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Tuesday, July 29, 2008

William Patry on the NIH policy and copyright

William Patry, Open Access and the NIH, The Patry Copyright Blog, July 28, 2008.  Patry is the Senior Copyright Counsel at Google, and formerly copyright counsel to the U.S. House of Representatives Judiciary Committee.

This excerpt picks up after Patry reviews (1) the 1978 deliberations in Congress on whether to make research by government-funded scientists uncopyrightable, as Congress had already done for government-employed scientists, (2) the NIH OA policy, and (3) the APA's short-lived deposit fee for NIH-funded authors.

...STM publishers are claiming that the... [NIH policy has implications for] copyright law, and are attempting to have the Judiciary Committee intervene on their behalf. The claim that the NIH policy raises copyright issues is absurd. First, the policy does not reach the journal at all; only individual articles. Publishers’ investment is thus left untouched entirely. Publishers did not invest a dime in the individual articles, and thus have no investment to complain about. They still have a 12 month window of exclusivity for the articles, which is quite long enough to ensure that their only investment – in the journal – is protected. As reviewed at the beginning of this posting, Congress could have chosen to deny all protection to STM articles funded in whole or in part by the government. It is surprising by taking a less extreme, balanced approach, Congress is now being attacked by those who contributed nothing financially to the creation of the works.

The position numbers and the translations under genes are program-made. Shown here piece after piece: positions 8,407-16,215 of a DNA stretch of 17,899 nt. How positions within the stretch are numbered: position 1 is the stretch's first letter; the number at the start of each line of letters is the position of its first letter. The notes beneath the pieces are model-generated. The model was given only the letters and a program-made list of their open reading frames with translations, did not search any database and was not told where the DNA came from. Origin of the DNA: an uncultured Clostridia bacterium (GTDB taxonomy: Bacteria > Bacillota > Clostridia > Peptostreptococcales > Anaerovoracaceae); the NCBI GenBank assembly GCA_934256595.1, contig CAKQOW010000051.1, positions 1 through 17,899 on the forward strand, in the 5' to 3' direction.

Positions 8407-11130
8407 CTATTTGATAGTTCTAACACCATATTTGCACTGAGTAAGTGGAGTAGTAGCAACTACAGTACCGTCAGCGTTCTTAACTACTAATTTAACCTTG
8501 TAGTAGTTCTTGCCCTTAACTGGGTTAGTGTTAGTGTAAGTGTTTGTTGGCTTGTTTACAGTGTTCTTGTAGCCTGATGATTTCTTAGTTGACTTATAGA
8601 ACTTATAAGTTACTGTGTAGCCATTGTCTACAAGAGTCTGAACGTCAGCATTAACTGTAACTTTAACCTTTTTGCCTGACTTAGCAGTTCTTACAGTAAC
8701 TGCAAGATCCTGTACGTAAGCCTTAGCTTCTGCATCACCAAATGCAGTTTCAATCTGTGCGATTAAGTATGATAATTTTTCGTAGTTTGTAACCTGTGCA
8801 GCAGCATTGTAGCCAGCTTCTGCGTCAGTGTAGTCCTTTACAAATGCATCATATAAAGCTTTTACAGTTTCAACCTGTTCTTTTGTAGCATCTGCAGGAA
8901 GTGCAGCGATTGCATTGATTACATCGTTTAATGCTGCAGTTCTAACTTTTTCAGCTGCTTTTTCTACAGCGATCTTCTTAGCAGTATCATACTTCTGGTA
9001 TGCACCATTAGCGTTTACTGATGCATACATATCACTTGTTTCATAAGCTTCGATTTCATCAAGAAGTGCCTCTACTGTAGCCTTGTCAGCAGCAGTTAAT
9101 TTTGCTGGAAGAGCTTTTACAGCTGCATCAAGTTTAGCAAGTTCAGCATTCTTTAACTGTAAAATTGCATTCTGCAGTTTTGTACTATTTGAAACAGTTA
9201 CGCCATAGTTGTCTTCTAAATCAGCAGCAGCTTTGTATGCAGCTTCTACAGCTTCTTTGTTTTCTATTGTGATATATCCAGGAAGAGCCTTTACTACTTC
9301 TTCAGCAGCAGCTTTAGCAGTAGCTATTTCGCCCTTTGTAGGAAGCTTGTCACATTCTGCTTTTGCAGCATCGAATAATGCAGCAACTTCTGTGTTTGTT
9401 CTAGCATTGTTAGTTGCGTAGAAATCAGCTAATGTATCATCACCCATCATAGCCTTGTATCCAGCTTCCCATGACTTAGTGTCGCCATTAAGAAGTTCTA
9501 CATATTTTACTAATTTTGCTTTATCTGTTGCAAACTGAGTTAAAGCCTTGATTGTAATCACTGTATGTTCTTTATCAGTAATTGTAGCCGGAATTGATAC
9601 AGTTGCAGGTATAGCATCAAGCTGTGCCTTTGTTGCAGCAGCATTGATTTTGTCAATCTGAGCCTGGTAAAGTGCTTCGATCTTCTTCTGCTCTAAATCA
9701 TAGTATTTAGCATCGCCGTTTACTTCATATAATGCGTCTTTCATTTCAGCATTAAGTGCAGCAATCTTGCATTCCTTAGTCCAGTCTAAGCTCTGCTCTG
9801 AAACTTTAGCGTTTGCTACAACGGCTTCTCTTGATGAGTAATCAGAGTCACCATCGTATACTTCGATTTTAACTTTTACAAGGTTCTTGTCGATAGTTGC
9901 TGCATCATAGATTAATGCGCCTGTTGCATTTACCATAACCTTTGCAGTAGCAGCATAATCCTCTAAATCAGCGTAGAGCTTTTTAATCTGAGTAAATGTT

Patry may initially have missed the fact that the NIH policy applies to peer-reviewed manuscripts (as opposed to unrefereed preprints), but a reader pointed that out in the comment section.  Patry replies that it doesn't change his conclusion:

...[This argument] would be stronger, IMHO, if (1) the STM publisher paid for the peer review, and (2) actually edited the article. But even then, why do you disregard the money that NIH has sunk in? Why shouldn't you flip the analysis and require the publisher, as a condition of publishing the article and charging for the journal, to reimburse NIH for some of NIH's expenses? STM publishers seem quite exercised over articles they pay nothing for being made available to the public, but apparently have no qualms about making money off of research funded by the public. Their moral outrage and accounting seems curiously unidirectional.